45 years after she gave up son, woman learns he died in Lockerbie bombing

Police and investigators look at what remains of the flight deck of Pan Am 103 on a field in Lockerbie, Scotland, on Dec. 22, 1988.

For 45 years, Carol King-Eckersley kept a promise not to look for the baby boy she had given up for adoption when she was just a teenager, but that changed when her husband died last year and she decided to track down her son.

She knew his name and birth date, and she easily found a reference to him on the Internet — her excitement soon turning to horror as she realized she was on a page for victims of the bombing of Pan Am Flight 103 over Lockerbie, Scotland.

"So it became a kind of double tragedy," King-Eckersley, 65, told a BBC documentary. "I found him and lost him on the same day."

The Oregon widow was the 19-year-old daughter of a school principal when she became pregnant and felt pressured to give up her baby.

The only time she ever saw the infant who would become Kenneth Bissett was the day he was in the car of the attorney who arranged the adoption, as she left a New York City hospital.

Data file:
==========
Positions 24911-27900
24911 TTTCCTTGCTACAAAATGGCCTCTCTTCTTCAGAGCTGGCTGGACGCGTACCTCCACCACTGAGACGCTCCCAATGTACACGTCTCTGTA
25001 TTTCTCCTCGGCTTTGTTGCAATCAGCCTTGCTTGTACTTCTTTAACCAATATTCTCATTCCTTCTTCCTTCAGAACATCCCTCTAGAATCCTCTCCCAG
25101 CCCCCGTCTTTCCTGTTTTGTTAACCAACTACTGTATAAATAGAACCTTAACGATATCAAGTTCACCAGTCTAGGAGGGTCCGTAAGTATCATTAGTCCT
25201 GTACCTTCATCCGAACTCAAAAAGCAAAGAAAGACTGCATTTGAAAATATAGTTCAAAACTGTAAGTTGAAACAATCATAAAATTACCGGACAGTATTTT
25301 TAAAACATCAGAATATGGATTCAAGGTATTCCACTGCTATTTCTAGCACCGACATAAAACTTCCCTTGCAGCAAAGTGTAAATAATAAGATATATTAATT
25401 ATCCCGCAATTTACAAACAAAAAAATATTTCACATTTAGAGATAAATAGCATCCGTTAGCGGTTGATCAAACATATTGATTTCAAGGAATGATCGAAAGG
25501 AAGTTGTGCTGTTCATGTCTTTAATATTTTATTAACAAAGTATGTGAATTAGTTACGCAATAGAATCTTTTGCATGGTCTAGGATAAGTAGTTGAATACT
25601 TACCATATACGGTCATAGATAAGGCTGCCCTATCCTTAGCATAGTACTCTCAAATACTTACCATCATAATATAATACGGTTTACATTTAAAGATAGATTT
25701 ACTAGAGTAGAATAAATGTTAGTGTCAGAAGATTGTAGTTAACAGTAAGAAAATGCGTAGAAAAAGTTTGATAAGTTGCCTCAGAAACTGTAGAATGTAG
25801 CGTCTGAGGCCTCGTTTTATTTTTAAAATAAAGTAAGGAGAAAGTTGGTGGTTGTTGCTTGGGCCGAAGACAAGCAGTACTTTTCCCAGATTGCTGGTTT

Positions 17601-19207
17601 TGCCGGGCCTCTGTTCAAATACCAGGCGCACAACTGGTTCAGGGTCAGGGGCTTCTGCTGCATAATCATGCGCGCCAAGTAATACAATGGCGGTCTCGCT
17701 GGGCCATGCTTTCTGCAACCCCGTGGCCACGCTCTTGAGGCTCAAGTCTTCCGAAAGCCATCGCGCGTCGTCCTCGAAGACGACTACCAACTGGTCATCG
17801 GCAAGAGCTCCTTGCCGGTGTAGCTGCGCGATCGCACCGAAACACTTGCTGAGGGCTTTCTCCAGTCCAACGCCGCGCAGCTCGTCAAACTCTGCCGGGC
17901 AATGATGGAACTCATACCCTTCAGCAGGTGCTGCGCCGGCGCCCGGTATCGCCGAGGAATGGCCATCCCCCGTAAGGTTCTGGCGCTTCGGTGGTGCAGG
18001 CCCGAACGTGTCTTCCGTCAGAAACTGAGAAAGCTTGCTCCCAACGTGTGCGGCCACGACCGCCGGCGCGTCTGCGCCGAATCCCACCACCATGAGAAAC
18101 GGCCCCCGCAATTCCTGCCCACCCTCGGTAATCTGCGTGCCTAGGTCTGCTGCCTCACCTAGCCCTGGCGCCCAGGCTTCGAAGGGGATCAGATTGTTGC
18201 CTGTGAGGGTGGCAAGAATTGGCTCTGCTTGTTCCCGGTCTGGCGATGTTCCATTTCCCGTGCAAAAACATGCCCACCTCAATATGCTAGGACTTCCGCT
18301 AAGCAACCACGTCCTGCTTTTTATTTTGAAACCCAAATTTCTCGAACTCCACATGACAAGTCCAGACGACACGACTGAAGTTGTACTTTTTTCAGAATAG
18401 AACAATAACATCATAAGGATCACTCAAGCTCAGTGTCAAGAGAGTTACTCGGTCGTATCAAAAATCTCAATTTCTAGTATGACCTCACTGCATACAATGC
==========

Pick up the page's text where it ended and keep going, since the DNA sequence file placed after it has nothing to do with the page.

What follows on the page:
"There was this little bundle wrapped up in the front seat and all I could think, all the way from Queens in New York to mid-Manhattan, was 'please don't cry'," she told the BBC.

"I knew that if he cried I would not be able to do it. I never held him but now I get to grieve for him."

She had promised not to contact him or meddle in his life, and she stuck to that until last April, when she made the shocking discovery that he had been dead for almost 25 years.

Bissett was a 21-year-old Cornell University junior enrolled in Syracuse University's study-abroad program in London when he boarded Flight 103 to New York on Dec. 21, 1988.

A terrorist bomb ripped apart the plane, killing everyone on board.

"There was always the hope and dream that some day there would come a knock at the door and I would open it and there would be this tall handsome gentleman saying, 'Hi, I guess you are my mom,'" King-Eckersley said. "When I saw that on my computer it was like somebody had turned out a light because that hope was gone."

"I'm still in the semi-numb part after you lose a loved one," she added. "Even though I didn't have him with me physically, he was always in my heart. I thought of him pretty much every day."

Bissett's adoptive parents had already died, and when Syracuse held a 25th anniversary remembrance for its slain students in October, King-Eckersley attended.

"It was such an amazing feeling for me to be included and feel like Ken and the other kids were guiding the whole thing in some way," she said in the documentary.